NEW YORK - MARCH 10: Former U.S. Secretary of State Hillary Clinton speaks to the media after keynoting a Women's Empowerment Event at the United Nations March 10, 2015 in New York City. Clinton answered questions about recent allegations of an improperly used email account during her tenure as secretary of state. (Photo by Yana Paskova/Getty Images)
NEW YORK - MARCH 10: Former U.S. Secretary of State Hillary Clinton speaks to the media after keynoting a Women's Empowerment Event at the United Nations March 10, 2015 in New York City. Clinton answered questions about recent allegations of an improperly used email account during her tenure as secretary of state. (Photo by Yana Paskova/Getty Images)
NEW YORK - MARCH 10: Huma Abedin (R), aide to former U.S. Secretary of State Hillary Clinton, looks on during a news conference following Clinton's keynote speech at a Women's Empowerment Event at the United Nations. Clinton answered questions about recent allegations of an improperly used email account during her tenure as secretary of state. (Photo by Yana Paskova/Getty Images)
WASHINGTON, DC - MARCH 03: Chairman Trey Gowdy (R-SC) and other members of the House Select Committee on Benghazi speak to reporters at a press conference on the findings of former Secretary of State Hillary Clinton's personal emails at the U.S. Capitol on March 3, 2015 in Washington, D.C. The New York Times reported that Clinton may have violated the law by using a personal email account for official business at the State Department. (Photo by Gabriella Demczuk/Getty Images)
WASHINGTON, DC - MARCH 03: Peter Roskam (R-IL), Susan Brooks (R-IN) and Chairman Trey Gowdy (R-SC) of the House Select Committee on Benghazi speak to reporters at a press conference on the findings of former Secretary of State Hillary Clinton's personal emails at the U.S. Capitol on March 3, 2015 in Washington, D.C. The New York Times reported that Clinton may have violated the law by using a personal email account for official business at the State Department. (Photo by Gabriella Demczuk/Getty Images)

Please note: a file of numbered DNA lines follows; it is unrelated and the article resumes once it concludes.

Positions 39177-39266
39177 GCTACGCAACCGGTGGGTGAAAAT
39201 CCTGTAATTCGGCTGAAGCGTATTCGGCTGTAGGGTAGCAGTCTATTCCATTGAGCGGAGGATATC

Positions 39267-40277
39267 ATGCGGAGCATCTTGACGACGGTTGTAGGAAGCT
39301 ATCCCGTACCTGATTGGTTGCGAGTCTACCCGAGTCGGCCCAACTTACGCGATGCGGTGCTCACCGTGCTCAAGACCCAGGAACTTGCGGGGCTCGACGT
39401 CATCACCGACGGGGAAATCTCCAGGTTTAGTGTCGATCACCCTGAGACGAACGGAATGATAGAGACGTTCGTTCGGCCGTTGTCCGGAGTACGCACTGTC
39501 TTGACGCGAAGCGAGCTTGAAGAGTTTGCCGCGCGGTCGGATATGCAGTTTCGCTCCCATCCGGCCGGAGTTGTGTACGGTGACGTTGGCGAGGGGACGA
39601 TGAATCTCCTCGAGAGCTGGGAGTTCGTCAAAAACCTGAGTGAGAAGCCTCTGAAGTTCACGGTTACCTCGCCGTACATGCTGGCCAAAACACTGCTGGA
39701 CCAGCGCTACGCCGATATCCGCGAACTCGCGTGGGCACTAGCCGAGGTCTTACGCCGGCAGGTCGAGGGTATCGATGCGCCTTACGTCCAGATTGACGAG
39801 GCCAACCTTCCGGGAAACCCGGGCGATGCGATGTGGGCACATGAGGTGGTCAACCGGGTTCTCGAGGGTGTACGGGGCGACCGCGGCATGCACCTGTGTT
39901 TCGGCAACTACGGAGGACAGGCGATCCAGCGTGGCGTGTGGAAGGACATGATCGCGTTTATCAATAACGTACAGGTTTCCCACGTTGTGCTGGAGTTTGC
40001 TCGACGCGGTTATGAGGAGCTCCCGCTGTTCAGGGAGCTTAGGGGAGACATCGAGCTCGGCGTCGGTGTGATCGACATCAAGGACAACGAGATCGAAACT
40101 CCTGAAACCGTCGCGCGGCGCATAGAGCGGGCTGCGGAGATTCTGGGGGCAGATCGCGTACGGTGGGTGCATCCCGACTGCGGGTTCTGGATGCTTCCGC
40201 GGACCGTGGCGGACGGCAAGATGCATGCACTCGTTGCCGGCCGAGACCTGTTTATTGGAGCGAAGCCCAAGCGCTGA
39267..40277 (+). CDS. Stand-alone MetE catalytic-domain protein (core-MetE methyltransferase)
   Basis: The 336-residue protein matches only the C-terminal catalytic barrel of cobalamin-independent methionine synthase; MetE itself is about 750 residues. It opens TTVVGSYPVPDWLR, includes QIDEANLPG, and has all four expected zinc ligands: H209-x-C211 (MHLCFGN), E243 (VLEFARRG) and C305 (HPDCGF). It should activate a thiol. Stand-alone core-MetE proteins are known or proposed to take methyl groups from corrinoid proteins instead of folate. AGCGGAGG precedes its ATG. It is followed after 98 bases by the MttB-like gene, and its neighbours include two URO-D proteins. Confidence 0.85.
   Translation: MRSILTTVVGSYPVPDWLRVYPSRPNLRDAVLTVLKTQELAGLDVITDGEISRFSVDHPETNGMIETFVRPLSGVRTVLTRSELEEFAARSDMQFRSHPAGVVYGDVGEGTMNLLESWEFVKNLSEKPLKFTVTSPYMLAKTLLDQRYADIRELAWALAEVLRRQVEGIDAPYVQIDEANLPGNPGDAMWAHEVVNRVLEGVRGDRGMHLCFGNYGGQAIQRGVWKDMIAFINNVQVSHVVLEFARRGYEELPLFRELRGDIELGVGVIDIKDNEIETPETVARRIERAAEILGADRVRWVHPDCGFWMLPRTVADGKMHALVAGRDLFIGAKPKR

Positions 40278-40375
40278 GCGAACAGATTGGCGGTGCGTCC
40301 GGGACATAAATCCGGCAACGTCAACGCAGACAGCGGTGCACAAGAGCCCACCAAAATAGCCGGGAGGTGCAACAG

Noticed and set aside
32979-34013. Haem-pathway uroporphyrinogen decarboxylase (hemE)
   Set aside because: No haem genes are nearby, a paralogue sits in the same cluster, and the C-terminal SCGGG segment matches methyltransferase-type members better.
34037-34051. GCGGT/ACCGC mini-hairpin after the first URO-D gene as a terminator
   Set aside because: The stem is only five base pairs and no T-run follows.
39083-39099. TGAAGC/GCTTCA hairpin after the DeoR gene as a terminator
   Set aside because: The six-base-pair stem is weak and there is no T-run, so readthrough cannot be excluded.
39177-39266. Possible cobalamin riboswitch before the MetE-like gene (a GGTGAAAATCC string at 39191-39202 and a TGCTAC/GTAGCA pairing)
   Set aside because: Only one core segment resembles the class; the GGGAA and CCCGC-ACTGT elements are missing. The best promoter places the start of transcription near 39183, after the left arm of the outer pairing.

Hillary Clinton answers questions from reporters March 10, 2015 at the United Nations in New York. Clinton admitted Tuesday that she made a mistake in choosing for convenience not to use an official email account when she was secretary of state. But, in remarks to reporters after attending a United Nations event, she insisted that her email set-up had been properly secure and that she had turned over all professional communications to the State Department. AFP PHOTO/DON EMMERT (Photo credit should read DON EMMERT/AFP/Getty Images)
WASHINGTON, DC - MARCH 03: Chairman Trey Gowdy (R-SC) of the House Select Committee on Benghazi speaks to reporters at a press conference on the findings of former Secretary of State Hillary Clinton's personal emails at the U.S. Capitol on March 3, 2015 in Washington, D.C. The New York Times reported that Clinton may have violated the law by using a personal email account for official business at the State Department. (Photo by Gabriella Demczuk/Getty Images)
FILE - In this Jan. 23, 2013 file photo, then-Secretary of State Hillary Rodham Clinton testifies on Capitol Hill in Washington, on the deadly September attack on the U.S. diplomatic mission in Benghazi, Libya, that killed Ambassador Chris Stevens and three other Americans. Congressional aides say the special House committee investigating the 2012 attacks on the U.S. mission in Benghazi, Libya, will issue subpoenas for Clinton's personal emails. The aides say that possible as early as Wednesday, the committee will seek the additional material from the potential 2016 Democratic presidential candidate. (AP Photo/Pablo Martinez Monsivais, File)
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The letter also called out Clinton for using several different servers to house her emails, despite leading investigators to believe that she used only one.

The Department of Justice said in a letter last week that it would "take appropriate action as necessary" with regard to Goodlatte and Chaffetz's request for an investigation in the perjury accusations.

A representative for the Clinton campaign did not immediately return a request for comment.

NOW WATCH: Here's the footage that Republicans suggest shows Hillary Clinton lied under oath